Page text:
When You Don't Really Want Eating Disorder Recovery
Editor’s note: If you live with an eating disorder, the following post could be potentially triggering. You can contact the Crisis Text Line by texting “NEDA” to 741-741.
I don’t want to get better. My eating disorder has been my truth for so long, why would I want that to go away? He is the only thing that keeps me in control. He is the only one who is there when no one else is. He is the only one who numbs my pain. He is the only one. So, please, someone tell me why I would want to “recover” from that.
I mean, I’m not an alcoholic. I’m not addicted to drugs or sex or gambling. I don’t hurt anyone. So what could be so wrong about this?
I would love to write this in a more poetic or meaningful way, but if I am being completely honest, I want to be sick again. Let’s be clear though, I have made leaps and bounds in recovery. I no longer fall into a panic attack when going out to a restaurant and I don’t weigh myself multiple times a day (mostly because I am terrified to). But I can’t help but look back on myself, even three months ago, and envy the girl who looked sick. She was broken and exhausted, yes; but she was happy. I understand how sick and twisted that sounds – me wanting to be so sick.
You see, what people who have never had an eating disorder might not understand, is that it is a daily battle to recover. It is not something you wake up one day, look in the mirror and say “I’m ready.” You may wake up one day and realize how unsustainable your life is and plan to make changes, but that voice doesn’t just go away. He’s right there telling you what to do. Even if you are eating, he’s telling you what to eat and how much. He’s telling you what a disgusting pig you are for even looking at that food, let alone eating it. He’s telling you how worthless you are and that this is the reason you have no one but him. He’s telling you that this will be your life: waking up, thinking about breakfast, eating it, thinking about lunch, eating it, thinking about dinner, eating it. Nothing will ever be intuitive. He’s telling you that you will always have to justify to yourself eating a little, or worse… everything.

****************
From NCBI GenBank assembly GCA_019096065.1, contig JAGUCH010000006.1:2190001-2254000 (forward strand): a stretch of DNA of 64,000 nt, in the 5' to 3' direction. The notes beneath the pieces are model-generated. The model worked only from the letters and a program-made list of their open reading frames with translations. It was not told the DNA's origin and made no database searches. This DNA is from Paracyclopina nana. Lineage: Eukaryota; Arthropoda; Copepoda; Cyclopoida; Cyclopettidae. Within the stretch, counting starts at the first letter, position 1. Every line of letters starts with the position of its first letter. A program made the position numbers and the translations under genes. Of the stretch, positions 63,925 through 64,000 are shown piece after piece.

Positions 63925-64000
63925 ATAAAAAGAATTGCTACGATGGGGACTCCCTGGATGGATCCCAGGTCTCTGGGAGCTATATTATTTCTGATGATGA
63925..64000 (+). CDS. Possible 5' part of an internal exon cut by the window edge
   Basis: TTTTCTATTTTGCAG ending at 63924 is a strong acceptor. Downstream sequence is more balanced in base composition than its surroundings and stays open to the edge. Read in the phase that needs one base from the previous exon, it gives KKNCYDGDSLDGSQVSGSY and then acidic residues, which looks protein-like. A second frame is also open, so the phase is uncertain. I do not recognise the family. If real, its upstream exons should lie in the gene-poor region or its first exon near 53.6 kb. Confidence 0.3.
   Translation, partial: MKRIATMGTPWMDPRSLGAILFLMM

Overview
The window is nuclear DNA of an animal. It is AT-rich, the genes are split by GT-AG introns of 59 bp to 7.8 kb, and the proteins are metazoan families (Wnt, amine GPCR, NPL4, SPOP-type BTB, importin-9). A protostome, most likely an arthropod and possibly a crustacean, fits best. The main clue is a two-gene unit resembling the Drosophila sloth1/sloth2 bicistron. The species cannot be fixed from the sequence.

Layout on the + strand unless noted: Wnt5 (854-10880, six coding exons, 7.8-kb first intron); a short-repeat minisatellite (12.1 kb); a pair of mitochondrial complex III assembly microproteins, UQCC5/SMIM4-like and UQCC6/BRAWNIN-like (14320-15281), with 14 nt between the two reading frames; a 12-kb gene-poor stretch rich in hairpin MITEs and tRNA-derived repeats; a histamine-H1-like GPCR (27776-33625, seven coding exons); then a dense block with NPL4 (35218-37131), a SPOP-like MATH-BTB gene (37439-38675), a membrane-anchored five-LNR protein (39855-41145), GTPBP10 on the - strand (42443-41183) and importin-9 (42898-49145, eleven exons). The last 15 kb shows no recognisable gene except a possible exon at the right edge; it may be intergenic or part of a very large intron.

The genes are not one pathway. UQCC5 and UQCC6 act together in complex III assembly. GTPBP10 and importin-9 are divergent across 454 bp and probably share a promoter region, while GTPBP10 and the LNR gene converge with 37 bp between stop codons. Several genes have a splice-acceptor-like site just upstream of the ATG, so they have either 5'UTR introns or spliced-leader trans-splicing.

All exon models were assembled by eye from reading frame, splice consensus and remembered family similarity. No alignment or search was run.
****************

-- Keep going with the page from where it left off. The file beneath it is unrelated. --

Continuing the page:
If you or someone you know has an eating disorder, call the National Eating Disorders Association helpline: 800-931-2237.
He’s not your friend, but he’s so understanding. He gets that you are lonely, so he tells you to binge. He relates that you feel horrendously fat, so he tells you to restrict. He is so sorry that you are bloated, so he gives you a handful of laxatives. He understands.
My eating disorder has become such a large part of who I am, that I can’t even tell my own thoughts from his. Am I really the one that feels fat every day, or is it him? I honestly don’t know. Even more than that, I don’t know if I am ready for recovery. I can tell you that some days it gets easier. I can also tell you that some days it feels like you are running a race against a cheetah — like you’ll never win. And it is so incredibly difficult to find hope in those days. The only thing I can do is look at myself, even two years ago, and know that I lived without this once, so maybe it is possible again. It’s hard to find hope, but at least I have memories of a better life and I believe that is enough.
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Thinkstock photo via Archiv